During the third week in February and on into early March, red-tailed hawks arrive and begin their nest-building duties. Some return to the same nesting site each year. Only a few remain in Minnesota during the winter; most others migrate to southern states. They are summer residents throughout the state, except in the coniferous forests of the northeast and north-central regions, and one of the most numerous of the breeding raptors.

Soaring in wide circles with little movement of its wings, the adult red-tailed hawk can be recognized by the bright reddish-chestnut color on the upper surface of the tail that is fully extended like an open fan. The reddish tail can be seen when the bird dips and turns to bring its upper half into view. This reddish-colored tail is not acquired until the bird is a little more than a year old. Until then it is immature and does not mate, and so it is nearly 2 years old when it does.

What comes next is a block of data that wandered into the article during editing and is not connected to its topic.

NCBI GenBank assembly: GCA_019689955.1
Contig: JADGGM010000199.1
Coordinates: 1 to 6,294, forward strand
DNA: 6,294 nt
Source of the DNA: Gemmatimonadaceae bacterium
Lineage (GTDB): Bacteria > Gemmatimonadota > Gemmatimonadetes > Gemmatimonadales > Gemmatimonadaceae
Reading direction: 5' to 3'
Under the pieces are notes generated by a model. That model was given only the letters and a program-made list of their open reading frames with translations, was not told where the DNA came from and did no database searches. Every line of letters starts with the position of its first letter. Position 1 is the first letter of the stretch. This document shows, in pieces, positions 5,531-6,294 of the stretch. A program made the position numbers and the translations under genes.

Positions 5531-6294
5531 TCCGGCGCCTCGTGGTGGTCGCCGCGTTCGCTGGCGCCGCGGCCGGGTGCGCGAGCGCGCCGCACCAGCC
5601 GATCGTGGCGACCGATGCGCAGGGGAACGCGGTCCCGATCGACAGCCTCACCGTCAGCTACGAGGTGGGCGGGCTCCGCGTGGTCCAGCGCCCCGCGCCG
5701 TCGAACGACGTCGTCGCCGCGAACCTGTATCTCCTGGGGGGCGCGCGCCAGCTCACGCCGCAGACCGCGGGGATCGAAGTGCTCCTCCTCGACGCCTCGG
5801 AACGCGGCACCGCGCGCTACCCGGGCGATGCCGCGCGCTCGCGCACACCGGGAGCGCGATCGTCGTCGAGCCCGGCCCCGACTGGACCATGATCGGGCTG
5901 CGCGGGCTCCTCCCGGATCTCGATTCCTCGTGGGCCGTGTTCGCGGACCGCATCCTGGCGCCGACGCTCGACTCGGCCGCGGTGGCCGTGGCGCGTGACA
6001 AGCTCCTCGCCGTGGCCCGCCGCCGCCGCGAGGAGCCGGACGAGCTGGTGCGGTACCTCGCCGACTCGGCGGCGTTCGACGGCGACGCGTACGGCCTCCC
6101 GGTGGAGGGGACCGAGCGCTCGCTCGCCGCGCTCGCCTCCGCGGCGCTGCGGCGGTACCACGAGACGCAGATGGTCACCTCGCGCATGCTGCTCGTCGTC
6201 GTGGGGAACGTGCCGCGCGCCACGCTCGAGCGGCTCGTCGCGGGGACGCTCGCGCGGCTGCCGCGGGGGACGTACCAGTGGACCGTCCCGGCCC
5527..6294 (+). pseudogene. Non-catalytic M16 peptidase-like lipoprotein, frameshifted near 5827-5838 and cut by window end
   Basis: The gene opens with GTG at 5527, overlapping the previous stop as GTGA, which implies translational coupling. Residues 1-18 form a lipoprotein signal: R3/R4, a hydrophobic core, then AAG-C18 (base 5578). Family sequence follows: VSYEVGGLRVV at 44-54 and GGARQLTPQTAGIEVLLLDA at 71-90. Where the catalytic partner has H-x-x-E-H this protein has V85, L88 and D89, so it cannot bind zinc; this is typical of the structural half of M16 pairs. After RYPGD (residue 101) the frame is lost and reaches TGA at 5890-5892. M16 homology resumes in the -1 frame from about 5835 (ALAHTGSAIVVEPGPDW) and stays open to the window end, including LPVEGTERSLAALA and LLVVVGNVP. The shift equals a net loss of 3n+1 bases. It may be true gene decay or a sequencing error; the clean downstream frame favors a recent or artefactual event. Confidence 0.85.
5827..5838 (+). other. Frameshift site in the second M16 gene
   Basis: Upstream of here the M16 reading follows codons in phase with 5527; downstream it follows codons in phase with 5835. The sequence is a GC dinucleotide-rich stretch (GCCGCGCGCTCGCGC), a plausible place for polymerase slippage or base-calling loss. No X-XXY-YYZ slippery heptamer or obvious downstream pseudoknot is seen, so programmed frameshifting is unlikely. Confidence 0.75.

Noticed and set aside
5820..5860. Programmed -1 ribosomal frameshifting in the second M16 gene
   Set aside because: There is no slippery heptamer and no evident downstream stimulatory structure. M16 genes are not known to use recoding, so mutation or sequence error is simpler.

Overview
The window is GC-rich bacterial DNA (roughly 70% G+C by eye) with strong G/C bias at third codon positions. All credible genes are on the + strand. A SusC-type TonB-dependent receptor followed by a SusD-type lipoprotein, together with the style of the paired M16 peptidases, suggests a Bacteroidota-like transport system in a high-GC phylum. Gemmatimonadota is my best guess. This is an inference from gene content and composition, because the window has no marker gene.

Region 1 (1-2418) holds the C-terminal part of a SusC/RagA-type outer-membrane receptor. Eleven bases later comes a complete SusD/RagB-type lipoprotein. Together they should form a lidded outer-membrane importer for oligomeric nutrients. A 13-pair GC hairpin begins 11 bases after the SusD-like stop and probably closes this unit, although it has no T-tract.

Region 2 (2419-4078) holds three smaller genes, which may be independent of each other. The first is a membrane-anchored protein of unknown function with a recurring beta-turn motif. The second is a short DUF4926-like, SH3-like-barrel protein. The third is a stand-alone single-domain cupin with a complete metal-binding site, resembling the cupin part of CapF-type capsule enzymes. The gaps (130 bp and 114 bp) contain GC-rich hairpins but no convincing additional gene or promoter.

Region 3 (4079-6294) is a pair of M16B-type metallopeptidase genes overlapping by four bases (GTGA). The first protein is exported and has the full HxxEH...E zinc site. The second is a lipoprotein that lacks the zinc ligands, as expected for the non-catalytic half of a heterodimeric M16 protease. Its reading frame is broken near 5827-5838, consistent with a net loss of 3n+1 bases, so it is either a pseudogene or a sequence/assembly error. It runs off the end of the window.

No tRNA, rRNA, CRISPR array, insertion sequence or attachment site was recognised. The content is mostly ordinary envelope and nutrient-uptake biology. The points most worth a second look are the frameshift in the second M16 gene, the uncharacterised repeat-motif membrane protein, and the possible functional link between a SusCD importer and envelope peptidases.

The red-tailed hawk nests in woodlands but feeds in open country. The large nest is made of sticks and smaller twigs. Two eggs are usually laid and have an incubation period of about 28 days. Since the red-tail's food consists mainly of rodents, it does very little damage to domestic poultry or wild birds.